Tom Cruise’s starring vehicle The Edge of Tomorrow is likely to suffer the worst in its second weekend. The film took in only $4.56 million on Friday, for a domestic total that now stands at $45 million.
Here’s the top 5:
1. 22 Jump Street — $25 million
2. How to Train Your Dragon 2 — $18.5 million
3. The Fault in Our Stars — $6.4 million
4. Maleficient — $5.8 million
5. The Edge of Tomorrow — $4.56 million
Check back Sunday morning for a more comprehensive report.
Jonah Hill and Channing Tatum are recounting their meet-cute, but the details are proving…controversial. It was 2007, apparently, right after Hill starred in Superbad and Tatum in Step Up. They were familiar with each other’s work, but had never met until one fateful night at West Hollywood’s Dan Tana’s, where they happened to catch each other’s eye across the restaurant…
“Hold up, hold up,” interrupts Tatum, 34. “It wasn’t after Step Up. It was The Vow or something.” Hill, 30, rolls his eyes. “The Vow was, like, way later,” he says. “That was right before Jump Street came out, dumbbell. You don’t know your own filmography?” Tatum shakes his head, saying, “Are you sure? I don’t think so.” They playfully bicker over the details for two minutes, sounding more like the stars of You’ve Got Mail than this summer’s biggest buddy comedy, 22 Jump Street (rated R, out now), in which they play undercover cops pretending to be college students to track down a drug dealer.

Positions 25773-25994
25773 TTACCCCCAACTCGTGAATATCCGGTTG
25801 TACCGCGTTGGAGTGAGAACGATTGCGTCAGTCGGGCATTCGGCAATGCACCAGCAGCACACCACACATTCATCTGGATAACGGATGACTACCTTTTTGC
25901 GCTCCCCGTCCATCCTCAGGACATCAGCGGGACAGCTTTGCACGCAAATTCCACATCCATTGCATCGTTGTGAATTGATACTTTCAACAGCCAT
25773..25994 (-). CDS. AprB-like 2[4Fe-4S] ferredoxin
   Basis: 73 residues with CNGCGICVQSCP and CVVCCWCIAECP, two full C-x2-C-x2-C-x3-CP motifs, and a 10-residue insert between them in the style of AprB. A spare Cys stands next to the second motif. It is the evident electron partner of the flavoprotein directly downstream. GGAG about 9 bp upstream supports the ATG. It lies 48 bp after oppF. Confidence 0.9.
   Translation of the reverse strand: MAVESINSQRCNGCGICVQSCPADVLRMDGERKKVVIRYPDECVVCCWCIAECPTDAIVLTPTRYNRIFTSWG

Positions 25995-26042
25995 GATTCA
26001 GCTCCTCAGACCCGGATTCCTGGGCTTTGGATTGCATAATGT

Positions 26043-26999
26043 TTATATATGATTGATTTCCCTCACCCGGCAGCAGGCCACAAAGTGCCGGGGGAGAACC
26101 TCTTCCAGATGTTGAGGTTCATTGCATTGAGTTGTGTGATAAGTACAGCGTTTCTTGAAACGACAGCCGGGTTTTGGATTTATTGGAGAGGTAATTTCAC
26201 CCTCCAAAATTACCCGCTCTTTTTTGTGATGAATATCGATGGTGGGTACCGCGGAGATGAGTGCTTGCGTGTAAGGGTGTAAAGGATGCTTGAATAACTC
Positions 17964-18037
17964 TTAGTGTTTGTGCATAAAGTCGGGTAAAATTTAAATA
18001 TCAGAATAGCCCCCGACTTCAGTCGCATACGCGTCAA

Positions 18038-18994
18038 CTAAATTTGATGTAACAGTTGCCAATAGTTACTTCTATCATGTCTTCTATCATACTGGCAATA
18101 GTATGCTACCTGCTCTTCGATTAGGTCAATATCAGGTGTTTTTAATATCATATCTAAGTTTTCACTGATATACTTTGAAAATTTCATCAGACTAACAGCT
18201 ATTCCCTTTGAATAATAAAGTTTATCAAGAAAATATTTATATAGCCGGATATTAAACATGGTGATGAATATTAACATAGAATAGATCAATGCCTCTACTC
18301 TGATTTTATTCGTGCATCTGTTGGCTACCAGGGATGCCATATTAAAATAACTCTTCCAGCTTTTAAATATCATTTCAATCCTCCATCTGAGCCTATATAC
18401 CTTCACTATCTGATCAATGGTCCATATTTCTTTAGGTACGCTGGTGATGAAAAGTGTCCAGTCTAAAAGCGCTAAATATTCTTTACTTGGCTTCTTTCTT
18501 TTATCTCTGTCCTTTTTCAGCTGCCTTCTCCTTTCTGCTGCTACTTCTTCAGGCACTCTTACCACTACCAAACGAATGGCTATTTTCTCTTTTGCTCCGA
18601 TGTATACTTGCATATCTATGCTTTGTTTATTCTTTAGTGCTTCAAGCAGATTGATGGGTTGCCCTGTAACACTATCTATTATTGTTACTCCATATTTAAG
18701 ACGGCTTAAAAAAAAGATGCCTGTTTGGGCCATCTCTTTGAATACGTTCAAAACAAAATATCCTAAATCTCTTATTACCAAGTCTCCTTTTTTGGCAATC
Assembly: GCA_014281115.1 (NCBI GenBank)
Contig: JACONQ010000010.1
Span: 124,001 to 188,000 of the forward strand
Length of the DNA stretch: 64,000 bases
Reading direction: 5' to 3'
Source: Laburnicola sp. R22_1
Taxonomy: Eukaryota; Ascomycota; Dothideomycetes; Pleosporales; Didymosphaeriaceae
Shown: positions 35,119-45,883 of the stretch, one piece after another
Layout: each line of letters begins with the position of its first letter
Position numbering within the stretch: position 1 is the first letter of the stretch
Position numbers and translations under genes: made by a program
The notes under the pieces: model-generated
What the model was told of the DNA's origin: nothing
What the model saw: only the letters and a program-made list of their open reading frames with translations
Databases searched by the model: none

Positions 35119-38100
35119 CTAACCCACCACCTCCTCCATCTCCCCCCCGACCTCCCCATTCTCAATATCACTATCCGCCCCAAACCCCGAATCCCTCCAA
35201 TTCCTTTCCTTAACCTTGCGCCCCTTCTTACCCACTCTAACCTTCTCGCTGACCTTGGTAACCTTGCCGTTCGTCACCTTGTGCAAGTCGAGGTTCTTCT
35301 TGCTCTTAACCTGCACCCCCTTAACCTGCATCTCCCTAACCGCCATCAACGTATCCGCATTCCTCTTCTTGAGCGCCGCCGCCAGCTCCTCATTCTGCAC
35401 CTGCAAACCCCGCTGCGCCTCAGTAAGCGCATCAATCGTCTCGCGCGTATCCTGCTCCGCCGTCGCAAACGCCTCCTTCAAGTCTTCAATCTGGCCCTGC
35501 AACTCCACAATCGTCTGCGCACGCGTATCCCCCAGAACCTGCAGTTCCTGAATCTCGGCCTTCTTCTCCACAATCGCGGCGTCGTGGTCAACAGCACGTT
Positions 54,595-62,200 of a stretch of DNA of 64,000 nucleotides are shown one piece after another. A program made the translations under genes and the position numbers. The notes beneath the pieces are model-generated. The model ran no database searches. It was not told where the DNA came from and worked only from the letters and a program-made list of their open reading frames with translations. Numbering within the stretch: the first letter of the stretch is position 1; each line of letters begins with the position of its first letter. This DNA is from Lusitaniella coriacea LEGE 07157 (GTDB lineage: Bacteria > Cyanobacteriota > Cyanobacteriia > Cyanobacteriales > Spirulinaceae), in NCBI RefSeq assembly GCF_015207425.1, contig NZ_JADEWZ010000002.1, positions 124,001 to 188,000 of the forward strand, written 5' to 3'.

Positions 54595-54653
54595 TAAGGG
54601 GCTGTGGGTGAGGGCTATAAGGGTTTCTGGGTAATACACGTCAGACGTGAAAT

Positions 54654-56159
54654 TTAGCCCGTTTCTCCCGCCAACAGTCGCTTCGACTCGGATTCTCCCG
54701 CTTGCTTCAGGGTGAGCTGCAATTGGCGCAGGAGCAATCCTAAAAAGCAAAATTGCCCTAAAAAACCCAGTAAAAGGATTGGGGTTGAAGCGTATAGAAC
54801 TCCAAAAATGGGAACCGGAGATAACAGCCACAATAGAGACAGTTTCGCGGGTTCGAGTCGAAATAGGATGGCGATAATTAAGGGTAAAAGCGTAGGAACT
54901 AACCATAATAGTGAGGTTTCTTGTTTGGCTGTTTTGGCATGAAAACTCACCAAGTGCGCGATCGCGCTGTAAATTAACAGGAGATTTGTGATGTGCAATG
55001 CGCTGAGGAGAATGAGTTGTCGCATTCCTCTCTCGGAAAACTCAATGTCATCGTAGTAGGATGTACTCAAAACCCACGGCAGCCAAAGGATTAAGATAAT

Rapport can’t be faked, and that’s one reason that the stars’ 2012 comedy 21 Jump Street took in more than $200 million worldwide. At the time, the idea of pairing Hill, the schlubby joker, and Tatum, the action hero with a highly marketable torso, was an epic reach across the aisle. But in comedy, as in romance, opposites often attract: Martin and Lewis, Laurel and Hardy, Tom and Jerry. “Jonah and Channing are really different humans, and it’s remarkable that they get along so well,” says director Phil Lord, who along with his own comedic better half, Christopher Miller, directed both Jump Street films. “That’s what’s hilarious about it.”